Historians have tried to rescue this passage by rewriting, it, removing everything that Josephus would surely never say, and then claiming he surely said what's left and Christians just changed it up. But this is such an extraordinarily improbable thesis it must be rejected outright. For example, Josephus must have mentioned 'Christ' because he presumes it when he explains the name 'Christian' in the last line, but there is no plausible way Josephus would say this (or even 'he was believed to be the Christ', as some later quotations have it) without explaining to his intended Gentile readers what a 'Christ' was and what it meant for Jesus to have been one, and thus why Josephus is mentioning it or how Jesus even came to acquire the moniker. So we can strike those two sentences. Josephus cannot have written them. He also would not have written such fawningly unintelligible things as 'if we really must call him a man' or 'doer of incredible deeds' or ‘teacher . . . of the truth' without explaining to his Gentile readers what he meant—or giving examples, as Josephus normally would. So those sentences must be struck. He cannot have written them. Nor would Josephus say things like 'he won over' many Jews and Greeks, without explaining exactly to what he won them over—and thus what defined someone as a Christian, what doctrines they held. Josephus does this for every other sect he discusses (such as the Sadducees, Pharisees, Essenes, and, under the rubric of 'the fourth philosophy', the Zealots). So he certainly would do so here, the more so as his remarks would be unfathomable to most of his readers without that explanation. So we can strike that sentence. He cannot have written it. . .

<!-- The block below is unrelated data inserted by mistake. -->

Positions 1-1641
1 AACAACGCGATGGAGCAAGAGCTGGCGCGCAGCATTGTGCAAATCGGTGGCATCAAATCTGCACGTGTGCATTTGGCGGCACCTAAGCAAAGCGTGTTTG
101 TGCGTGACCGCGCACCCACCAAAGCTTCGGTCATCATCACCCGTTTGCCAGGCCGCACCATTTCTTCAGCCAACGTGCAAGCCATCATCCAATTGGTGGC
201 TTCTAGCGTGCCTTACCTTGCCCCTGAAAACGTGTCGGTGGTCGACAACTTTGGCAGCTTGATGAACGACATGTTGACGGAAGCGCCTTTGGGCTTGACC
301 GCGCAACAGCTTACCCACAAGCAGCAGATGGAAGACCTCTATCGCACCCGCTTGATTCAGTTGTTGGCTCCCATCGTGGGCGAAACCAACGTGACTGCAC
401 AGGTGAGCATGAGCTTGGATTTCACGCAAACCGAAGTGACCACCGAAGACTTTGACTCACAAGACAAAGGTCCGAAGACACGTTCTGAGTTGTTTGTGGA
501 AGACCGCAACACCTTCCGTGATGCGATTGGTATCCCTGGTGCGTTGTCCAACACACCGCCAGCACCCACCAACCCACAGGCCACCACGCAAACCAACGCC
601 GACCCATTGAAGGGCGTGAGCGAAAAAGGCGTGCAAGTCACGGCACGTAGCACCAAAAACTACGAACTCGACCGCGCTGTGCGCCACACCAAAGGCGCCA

That leaves us with only one sentence left over: ‘and there was about this time Jesus, a wise man'. After which no story follows. We can conclude Josephus didn't write this, either. He discusses several men named Jesus throughout his works, so he would certainly either identify this one (as we'll see, e.g., he identifies another Jesus as 'the son of Damneus'), or explain why he is suddenly interrupting his narrative to talk about this one. Otherwise this transition is simply too abrupt and bizarre for Josephus.